Surprising discovery suggests 'water worlds' are more common than we thought

Surprising discovery suggests ‘water worlds’ are more common than we thought

Asteroid demographics around M dwarfs. Credit: Rafael Luque (University of Chicago), Pilar Montañés (@pilar.monro), Gabriel Pérez (Instituto de Astrofísica de Canarias) and Chris Smith (NASA Goddard Space Flight Center)

Water is something that all life on Earth needs, and the cycle of rain to rivers to oceans to rain is an essential part of keeping Earth’s climate stable and pleasant. When scientists talk about where to look for signs of life across the galaxy, planets with water always top the list.

A new study published in science suggests that more planets may have more water than previously thought — as much as half water and half rock. capture? All of this water may be embedded in the rock, rather than flowing like an ocean or surface river.

“It was surprising to see evidence of so many water worlds orbiting the most common stars in the Milky Way,” said Rafael Luque, a postdoctoral researcher at the University of Chicago and lead author of the new paper. Habitable planets make a huge difference.”

Planetary Population Pattern

Thanks to better telescope instruments, scientists are finding more and more signs of planets in distant solar systems. Larger sample sizes help scientists identify population patterns—similar to how looking at the population of an entire town can reveal trends that are hard to see at the individual level.

Luque, along with co-author Enric Pallé of the Institute of Astrophysics of the Canary Islands and the University of La La Laguna, decided to conduct a population-level study of a group of planets orbiting a type of star known as M-. dwarf. These stars are some of the most common we see around the Milky Way, and scientists have catalogued dozens of planets around them so far.

Surprising discovery suggests 'water worlds' are more common than we thought

Artistic impression of the water world. Credit: Pilar Montañés (@pilar.monro)

But since stars are so much brighter than their planets, we can’t see the actual planets themselves. Instead, scientists found faint signs of the planet’s influence on its star — the shadows created when the planet passes in front of its star, or the tiny tug of motion of the star as the planet orbits. That means there are still many questions about what these planets actually look like.

“Two different ways of finding planets give you different information,” Paley said. By capturing the shadows a planet creates as it passes in front of its star, scientists can find a planet’s diameter. By measuring the tiny gravitational pull a planet exerts on a star, scientists can find its mass.

By combining these two measurements, scientists can understand the composition of the Earth. Maybe it’s a large, airy planet, composed mostly of gas like Jupiter, or a small, dense, rocky planet like Earth.

These analyses were performed on individual planets, but rarely on the full known population of such planets in the Milky Way. When the scientists looked at the numbers — 43 planets in all — they saw a surprising picture.

The densities of most planets suggest they are too light to be made of pure rock. Instead, the planets could be something that is half rock and half water, or another, lighter molecule. Imagine the difference between picking up a bowling ball and a soccer ball: they’re about the same size, but made of lighter materials.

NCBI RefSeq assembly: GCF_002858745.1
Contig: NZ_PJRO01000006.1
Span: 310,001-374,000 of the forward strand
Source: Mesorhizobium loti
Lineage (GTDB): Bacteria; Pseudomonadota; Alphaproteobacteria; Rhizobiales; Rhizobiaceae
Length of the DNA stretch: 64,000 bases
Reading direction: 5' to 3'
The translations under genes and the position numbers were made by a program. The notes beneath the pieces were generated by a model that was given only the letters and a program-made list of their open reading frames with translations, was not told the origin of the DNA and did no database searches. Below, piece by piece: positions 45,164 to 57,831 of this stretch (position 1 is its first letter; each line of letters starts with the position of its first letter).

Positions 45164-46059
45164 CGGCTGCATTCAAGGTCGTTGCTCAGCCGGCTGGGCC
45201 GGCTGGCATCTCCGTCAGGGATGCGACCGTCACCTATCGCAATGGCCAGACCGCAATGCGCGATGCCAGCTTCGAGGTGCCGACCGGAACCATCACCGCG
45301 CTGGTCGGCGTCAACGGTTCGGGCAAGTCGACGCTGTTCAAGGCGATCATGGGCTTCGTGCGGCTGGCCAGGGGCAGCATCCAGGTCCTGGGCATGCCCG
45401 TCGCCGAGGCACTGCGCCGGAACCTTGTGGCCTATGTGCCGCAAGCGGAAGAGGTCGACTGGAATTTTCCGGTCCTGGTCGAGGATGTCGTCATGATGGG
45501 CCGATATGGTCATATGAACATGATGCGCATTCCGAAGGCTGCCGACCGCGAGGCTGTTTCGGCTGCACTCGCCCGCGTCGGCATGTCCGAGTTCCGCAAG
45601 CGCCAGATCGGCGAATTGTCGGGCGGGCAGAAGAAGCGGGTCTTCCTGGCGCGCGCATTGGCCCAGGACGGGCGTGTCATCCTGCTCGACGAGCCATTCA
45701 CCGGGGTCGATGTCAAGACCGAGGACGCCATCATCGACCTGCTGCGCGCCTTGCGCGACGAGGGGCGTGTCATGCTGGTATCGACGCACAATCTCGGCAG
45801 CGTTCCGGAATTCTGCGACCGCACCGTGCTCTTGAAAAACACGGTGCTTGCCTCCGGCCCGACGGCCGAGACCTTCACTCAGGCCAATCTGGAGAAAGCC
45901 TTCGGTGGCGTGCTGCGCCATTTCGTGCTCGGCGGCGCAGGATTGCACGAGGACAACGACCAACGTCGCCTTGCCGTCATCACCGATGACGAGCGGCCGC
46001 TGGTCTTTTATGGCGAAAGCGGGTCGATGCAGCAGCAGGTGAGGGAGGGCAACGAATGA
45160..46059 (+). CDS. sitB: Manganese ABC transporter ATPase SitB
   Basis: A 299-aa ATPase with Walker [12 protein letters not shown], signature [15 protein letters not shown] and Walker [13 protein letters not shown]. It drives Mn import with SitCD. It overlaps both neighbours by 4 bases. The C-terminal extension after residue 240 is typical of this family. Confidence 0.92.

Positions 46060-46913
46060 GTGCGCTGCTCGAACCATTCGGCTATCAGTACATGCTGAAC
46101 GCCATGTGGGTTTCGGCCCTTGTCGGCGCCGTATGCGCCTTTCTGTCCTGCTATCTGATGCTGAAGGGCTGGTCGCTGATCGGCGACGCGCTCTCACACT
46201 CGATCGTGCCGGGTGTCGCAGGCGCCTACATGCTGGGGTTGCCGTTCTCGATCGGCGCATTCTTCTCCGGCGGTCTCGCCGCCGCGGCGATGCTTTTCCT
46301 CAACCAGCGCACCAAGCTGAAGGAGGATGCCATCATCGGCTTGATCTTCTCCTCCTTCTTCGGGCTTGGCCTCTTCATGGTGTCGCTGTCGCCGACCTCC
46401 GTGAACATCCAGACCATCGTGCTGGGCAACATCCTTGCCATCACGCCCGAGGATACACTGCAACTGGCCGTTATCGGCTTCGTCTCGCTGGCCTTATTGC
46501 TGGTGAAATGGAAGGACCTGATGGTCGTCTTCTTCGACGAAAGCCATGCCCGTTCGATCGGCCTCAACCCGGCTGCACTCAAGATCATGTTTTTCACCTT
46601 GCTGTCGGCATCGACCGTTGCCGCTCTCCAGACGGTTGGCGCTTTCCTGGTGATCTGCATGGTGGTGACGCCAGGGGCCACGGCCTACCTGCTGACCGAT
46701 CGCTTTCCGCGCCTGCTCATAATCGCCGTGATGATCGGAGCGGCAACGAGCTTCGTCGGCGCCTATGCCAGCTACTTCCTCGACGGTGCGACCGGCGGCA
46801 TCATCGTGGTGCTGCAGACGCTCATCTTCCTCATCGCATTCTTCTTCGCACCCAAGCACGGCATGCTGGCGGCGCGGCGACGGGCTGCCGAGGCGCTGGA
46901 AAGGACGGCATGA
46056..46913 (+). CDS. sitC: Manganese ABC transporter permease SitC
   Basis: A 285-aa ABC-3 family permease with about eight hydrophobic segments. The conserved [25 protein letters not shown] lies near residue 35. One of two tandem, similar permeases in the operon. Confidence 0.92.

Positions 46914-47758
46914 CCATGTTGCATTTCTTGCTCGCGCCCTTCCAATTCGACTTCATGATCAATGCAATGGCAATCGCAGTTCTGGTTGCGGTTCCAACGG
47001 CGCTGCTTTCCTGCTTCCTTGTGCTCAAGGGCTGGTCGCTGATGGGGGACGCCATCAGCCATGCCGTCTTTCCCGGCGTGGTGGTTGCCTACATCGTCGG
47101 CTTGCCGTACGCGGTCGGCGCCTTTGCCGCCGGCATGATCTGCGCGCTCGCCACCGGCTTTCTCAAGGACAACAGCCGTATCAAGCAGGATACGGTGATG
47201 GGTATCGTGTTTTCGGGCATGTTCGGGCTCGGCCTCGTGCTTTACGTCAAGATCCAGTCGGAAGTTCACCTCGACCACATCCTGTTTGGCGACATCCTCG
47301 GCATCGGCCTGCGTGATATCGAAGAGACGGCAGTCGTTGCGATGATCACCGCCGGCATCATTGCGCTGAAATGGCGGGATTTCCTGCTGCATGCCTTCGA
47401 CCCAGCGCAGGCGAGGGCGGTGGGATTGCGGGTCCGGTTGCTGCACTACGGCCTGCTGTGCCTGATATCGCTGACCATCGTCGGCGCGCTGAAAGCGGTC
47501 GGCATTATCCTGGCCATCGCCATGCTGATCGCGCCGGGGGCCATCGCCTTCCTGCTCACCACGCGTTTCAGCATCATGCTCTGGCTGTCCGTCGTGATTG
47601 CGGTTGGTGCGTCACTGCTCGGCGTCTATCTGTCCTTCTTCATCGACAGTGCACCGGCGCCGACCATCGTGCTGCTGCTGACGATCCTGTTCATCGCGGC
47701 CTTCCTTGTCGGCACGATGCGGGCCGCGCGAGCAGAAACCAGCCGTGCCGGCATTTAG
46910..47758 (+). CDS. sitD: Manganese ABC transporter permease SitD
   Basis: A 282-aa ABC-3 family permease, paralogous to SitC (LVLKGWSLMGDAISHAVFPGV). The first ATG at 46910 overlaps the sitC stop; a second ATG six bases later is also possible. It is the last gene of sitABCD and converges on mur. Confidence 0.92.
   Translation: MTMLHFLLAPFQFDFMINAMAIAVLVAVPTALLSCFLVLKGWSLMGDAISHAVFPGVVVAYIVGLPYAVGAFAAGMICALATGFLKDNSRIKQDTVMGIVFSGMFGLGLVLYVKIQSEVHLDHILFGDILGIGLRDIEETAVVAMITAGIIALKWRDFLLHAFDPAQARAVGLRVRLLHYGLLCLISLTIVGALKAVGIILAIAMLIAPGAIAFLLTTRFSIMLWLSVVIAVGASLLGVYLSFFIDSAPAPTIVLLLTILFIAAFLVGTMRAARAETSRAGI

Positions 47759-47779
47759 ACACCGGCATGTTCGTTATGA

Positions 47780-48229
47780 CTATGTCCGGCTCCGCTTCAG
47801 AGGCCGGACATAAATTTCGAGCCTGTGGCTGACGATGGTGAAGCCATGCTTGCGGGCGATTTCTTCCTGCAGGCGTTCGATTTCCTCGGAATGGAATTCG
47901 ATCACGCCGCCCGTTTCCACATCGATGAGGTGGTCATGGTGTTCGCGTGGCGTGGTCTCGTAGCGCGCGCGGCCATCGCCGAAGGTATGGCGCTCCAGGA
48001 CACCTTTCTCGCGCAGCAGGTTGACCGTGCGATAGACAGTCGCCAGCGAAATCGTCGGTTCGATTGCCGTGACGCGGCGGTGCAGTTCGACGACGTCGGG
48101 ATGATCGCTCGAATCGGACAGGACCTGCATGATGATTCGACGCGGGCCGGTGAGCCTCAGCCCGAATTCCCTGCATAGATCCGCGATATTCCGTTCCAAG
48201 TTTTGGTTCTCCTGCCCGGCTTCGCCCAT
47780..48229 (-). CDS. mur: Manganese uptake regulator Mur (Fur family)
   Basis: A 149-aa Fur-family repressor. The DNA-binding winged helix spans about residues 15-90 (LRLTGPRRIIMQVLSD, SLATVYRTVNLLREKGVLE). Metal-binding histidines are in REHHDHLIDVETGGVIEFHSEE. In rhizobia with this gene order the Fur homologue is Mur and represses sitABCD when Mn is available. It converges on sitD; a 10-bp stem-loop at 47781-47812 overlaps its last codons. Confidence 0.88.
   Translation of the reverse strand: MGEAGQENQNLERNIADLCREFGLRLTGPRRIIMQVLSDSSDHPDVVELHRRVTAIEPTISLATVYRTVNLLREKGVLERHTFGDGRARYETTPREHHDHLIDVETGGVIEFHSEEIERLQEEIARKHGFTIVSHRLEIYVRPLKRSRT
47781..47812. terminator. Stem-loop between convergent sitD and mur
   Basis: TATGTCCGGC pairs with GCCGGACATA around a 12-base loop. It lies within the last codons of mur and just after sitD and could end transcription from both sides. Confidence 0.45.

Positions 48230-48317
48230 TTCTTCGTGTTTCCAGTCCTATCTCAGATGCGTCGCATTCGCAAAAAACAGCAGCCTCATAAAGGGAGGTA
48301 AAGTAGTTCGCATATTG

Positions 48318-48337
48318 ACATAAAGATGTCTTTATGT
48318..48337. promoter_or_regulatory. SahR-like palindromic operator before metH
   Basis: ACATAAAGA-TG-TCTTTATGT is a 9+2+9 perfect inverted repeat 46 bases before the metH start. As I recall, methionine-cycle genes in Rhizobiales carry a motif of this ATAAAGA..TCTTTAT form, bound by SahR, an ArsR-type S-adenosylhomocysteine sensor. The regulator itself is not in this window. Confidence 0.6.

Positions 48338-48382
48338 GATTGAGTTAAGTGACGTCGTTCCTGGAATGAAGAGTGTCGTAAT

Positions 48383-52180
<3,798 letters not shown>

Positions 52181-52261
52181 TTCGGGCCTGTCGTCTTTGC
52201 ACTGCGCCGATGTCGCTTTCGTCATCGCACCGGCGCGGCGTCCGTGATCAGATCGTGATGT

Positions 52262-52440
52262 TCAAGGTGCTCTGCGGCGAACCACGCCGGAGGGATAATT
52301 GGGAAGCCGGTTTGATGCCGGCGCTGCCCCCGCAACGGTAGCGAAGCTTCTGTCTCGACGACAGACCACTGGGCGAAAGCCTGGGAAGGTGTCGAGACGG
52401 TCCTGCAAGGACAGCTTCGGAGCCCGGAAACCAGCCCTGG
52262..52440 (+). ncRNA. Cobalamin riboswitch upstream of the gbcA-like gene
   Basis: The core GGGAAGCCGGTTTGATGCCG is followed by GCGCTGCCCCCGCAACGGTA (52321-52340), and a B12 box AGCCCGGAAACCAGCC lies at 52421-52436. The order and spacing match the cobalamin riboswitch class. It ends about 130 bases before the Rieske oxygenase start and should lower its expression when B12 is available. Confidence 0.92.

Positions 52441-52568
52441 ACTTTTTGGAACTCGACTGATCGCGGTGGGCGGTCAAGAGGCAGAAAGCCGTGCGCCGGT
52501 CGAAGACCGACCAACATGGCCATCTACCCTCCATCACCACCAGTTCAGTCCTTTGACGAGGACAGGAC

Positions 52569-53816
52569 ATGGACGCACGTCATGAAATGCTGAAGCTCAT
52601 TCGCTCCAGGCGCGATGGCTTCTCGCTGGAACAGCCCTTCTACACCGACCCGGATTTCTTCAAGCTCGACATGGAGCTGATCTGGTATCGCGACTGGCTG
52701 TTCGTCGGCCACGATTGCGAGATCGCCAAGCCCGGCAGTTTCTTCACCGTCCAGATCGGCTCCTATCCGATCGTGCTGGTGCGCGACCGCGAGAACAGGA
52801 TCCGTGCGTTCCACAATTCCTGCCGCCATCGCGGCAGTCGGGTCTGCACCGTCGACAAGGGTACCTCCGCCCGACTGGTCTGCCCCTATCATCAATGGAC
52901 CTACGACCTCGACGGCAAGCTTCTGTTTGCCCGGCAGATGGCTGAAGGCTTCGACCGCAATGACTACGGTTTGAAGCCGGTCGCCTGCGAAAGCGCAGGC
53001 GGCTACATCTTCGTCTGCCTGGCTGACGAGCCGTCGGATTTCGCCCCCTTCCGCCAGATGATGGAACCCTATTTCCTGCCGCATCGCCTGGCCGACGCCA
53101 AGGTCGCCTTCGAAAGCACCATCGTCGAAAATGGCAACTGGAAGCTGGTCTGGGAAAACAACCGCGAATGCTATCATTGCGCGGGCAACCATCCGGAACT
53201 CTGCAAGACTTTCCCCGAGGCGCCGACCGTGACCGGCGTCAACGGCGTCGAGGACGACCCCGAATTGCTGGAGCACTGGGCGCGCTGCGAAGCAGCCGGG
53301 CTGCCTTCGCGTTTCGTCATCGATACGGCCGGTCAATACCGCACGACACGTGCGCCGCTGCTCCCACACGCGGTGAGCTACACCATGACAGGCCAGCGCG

Surprising discovery suggests 'water worlds' are more common than we thought

Artistic impression of water world landscape. Credit: Pilar Montañés (@pilar.monro)

Find the water world

It might be tempting to think of these planets as something out of Kevin Costner’s water world: completely covered by the deep ocean. However, these planets are so close to their sun that any water on the surface would exist in a supercritical gas phase, which would expand their radii. “But we didn’t see that in the samples,” Luke explained. “This suggests that the water is not in the form of a surface ocean.”

Instead, water may be mixed into rocks or pockets below the surface. These conditions are similar to Jupiter’s moon Europa, which is thought to have liquid water underground.

“I was shocked when I saw this analysis — I and many in the field thought these were dry, rocky planets,” said University of Chicago exoplanet scientist Jacob Bean, whose team Luque has joined to further analyze.

The finding fits with exoplanet formation theories that have fallen out of favor over the past few years, suggesting that many planets formed farther out in their solar system and migrated inward over time. Imagine rock and ice formed together in cold conditions far from a star, then slowly pulled inward by the star’s gravity.

While the evidence is compelling, Bean said he and other scientists would still like to see “hard evidence” that one of these planets is a water world. That’s what scientists hope to do with the JWST, NASA’s newly launched space telescope, the successor to Hubble.

There are as many as 6 billion Earth-like planets in our galaxy, according to new estimates

More information:
Rafael Luque, density, not radius, separates rocky and water-rich asteroids orbiting M dwarfs, science (2022). DOI: 10.1126/science.abl7164.

Johanna Teske, Three Planets Around Red Dwarfs, science (2022). DOI: 10.1126/science.add7175.

Courtesy of the University of Chicago

Citation: Surprising discovery suggests ‘water worlds’ are more common than we thought (September 8, 2022), September 8, 2022 from -thought.html retrieved

This document is protected by copyright. Except for any fair dealing for private study or research purposes, no part may be reproduced without written permission. The content is for reference only.

Leave a Comment

Your email address will not be published.